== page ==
After his fourth LP, “Ain’t It Somethin’,” tanked in 1977, Mr. Talley was persuaded by a shady manager to leave Capitol in hopes of a better deal, but offers never came. He was blackballed by the label, which deleted his albums from its catalog, and his career “cratered.” He admits that it was his mistake and blames himself for the strain it put on his family. During this stretch, there were near-misses, such as a film project with author Larry McMurtry about the pollution caused by coal-fired power plants in Montana. It would be nearly a decade before Mr. Talley’s next album, “American Originals,” appeared, and it came out on a German label.

For a long stretch starting in the early ’80s, even as Mr. Talley remained in Nashville raising his family, he quit music to work as a realtor. The steady income helped him re-start his performing career, and in 1999 he released two new albums, including a Woody Guthrie tribute. He has toured sporadically, too, especially in Europe, where he enjoys a loyal fan base.

This Music City saga ends with good news for aficionados. After years of legal wrangling, Mr. Talley was able to regain the rights to the long-unavailable Capitol records, which he holds dear as his “creative children.” The first two have been reissued in anniversary editions on CD, and the second two are available for streaming. “My songs didn’t just appear out of the ether,” he writes. “They came from somewhere. I worked for them and earned them. They came from my life, from everything I’ve seen, felt, and touched.” His remembrances have the same feel of honest and original work hammered from experience and empathy, built to last.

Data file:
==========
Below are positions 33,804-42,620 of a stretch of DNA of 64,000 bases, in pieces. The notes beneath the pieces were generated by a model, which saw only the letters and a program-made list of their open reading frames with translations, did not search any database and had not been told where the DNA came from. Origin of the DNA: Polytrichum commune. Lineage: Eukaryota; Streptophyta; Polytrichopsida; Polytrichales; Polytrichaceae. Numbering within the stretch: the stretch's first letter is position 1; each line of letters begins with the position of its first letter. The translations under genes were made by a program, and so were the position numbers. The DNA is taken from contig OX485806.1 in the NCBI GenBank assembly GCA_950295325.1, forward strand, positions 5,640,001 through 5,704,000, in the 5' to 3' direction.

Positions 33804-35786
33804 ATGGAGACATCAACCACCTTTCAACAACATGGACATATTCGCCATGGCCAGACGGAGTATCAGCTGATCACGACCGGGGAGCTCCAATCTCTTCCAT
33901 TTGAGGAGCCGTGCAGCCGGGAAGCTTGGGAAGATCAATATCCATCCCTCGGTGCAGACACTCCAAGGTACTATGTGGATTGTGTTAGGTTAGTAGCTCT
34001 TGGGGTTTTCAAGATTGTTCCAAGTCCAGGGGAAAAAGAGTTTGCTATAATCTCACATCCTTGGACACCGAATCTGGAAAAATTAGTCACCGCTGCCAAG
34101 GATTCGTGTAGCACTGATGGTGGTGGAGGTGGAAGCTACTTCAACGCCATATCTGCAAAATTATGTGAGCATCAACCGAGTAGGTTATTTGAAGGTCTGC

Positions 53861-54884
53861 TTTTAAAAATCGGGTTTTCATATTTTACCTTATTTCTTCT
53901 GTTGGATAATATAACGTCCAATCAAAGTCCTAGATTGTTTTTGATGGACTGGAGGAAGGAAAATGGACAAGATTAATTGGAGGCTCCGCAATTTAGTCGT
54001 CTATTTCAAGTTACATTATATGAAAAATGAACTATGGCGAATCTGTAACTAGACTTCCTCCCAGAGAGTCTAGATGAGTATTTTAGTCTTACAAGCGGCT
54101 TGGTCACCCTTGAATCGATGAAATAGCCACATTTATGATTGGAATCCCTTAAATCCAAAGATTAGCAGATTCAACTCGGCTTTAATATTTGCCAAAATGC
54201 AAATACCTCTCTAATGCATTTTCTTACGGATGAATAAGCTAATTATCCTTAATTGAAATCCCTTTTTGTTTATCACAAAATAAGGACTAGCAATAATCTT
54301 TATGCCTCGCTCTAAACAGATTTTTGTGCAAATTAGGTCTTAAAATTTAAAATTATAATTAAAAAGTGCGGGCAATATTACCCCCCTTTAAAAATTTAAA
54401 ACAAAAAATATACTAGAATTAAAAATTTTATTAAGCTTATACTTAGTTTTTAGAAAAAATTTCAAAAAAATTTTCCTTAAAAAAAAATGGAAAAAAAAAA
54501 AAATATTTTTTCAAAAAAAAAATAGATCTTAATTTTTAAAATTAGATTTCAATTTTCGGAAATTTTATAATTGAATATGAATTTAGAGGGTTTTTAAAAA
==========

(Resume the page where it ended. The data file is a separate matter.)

— Mr. Dean is co-author of “Man of Constant Sorrow: My Life and Times” by Dr. Ralph Stanley.

The Nashville Musician — April-June 2023

Singer-songwriter James Talley is a 47-year AFM 257 member who recorded four critically acclaimed albums for Capitol Records in the 1970s, and performed at the White House for President Jimmy Carter’s inauguration. His music blends folk, blues, and country forms with poetic imagery and historical tales from the American Southwest, and he has been called the Godfather of Americana Music. Nashville City Blues is Talley’s autobiography, and it chronicles his unique journey from Oklahoma to New Mexico to Nashville, and beyond. Click here for full review…

Tryin’ Like the Devil review – Roots Music Report

5.0 out of 5 stars

New, revived meaning and worth rediscovery

Origins of outlaw country are traced back to the 1970s and the likes of Willie Nelson, Waylon Jennings, Billie Joe Shaver, Lee Clayton and others. Singer-Songwriter James Talley was born in Tulsa, moved to Washington, New Mexico and then Nashville. Critically acclaimed but not widely known, he fused blues, country and social commentary into his songs. Some compared him to a mid-70s Woody Guthrie as he sang about “hard times and breadlines.” Talley built a studio in exchange for studio time, pressed 1,000 copies of his 1974 album and mailed them to country radio stations. Eventually, he landed a contract with Capitol, and this album is a special 40th anniversary reissue of his second (of four) projects for that label. President Jimmy Carter loved and understood country music, and first lady Rosalynn Carter once declared James Talley to be her favorite singer. Unfortunately, at the time, Talley’s songs were considered rather serious and radical for most country radio stations and therefore didn’t sell well. During the 80s and 90s, Talley released several projects on the German Bear Family Record label.